In fact some might ask at this point: is gelato even Italian any more?

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Ice Cream Event at New York’s Astor Center Slated for Sept. 1

Van Leeuwen ice cream truck draws crowds.

Van Leeuwen ice cream truck.

I scream, you scream.  Yeah, yeah, yeah. OK, who doesn’t love ice cream? In fact, I love it so much, I have a book coming out next year on the history of ice cream around the world.

Meanwhile, if you want to get your licks in on this delicious subject, come hear Jeri Quinzio talk about ice cream history at the Astor Center.  I’ve read Quinzio’s book, which is a well-researched treatment of ice cream’s journey from elite treat to a dessert for the masses.  Starting with the French and Italians way back in the 16th century, Quinzio walks you through ice cream legends and lore.

Bored by history? Ben Van Leeuwen will teach you how to make ice cream at home that resembles the lucious varities he dishes out from his sunny yellow trucks.

Here’s the info:

Slow U: Ice Cream, from Sugar and Snow
with TheDairyShow.com , Slow Food NYC, Jeri Quinzio, Ben Van Leeuwen

Location: The Study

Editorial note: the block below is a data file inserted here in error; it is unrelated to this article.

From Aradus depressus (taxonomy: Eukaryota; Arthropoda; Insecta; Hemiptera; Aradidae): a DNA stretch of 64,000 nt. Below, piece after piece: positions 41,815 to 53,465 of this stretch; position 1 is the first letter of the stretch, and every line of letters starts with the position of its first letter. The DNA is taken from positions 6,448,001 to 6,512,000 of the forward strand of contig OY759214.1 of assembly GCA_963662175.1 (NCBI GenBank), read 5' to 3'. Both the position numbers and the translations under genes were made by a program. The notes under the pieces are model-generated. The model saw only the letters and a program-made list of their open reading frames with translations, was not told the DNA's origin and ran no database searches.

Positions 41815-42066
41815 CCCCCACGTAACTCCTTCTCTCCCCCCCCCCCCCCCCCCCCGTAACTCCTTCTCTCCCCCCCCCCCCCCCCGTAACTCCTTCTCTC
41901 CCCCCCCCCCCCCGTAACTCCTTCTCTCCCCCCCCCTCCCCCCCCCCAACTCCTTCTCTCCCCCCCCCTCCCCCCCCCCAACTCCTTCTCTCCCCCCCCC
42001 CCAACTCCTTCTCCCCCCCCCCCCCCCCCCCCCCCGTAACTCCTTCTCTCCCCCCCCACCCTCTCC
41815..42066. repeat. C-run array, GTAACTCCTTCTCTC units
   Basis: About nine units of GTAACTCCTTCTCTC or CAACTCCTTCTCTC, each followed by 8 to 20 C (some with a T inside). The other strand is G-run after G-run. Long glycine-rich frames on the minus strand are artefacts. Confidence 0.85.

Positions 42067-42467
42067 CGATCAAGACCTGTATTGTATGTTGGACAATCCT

Price: $45.00
Date: Tue, Sep 1st, 6:30 PM – 8:30 PM

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Food Book: America’s Kitchens

It’s fitting that in the days before Thanksgiving, I found myself delving into a book about the history of American kitchens.

Even if I hadn’t read a word of America’s Kitchens, the lavish photos and illustrations would have been reason enough to spend time with this terrific volume about the room that is so central to every home.

From the New England hearth to the modern open-space kitchen that graces many suburban homes, the book traces the development of this essential room over the past 400 years.

Tracing the history of the kitchen, a room which defined a woman’s role for centuries, tells us how far we’ve come.  From the first-cast iron cookstove to modern appliances, the kitchen and the work that took place in it often defined women’s lives. And with every improvement in kitchen technology, women were freed from considerable drudgery.

This book also makes it clear how essential the kitchen is for defining who we are.  To be in a kitchen is to cook, certainly.  But it also is the place were  the generations share stories and experiences.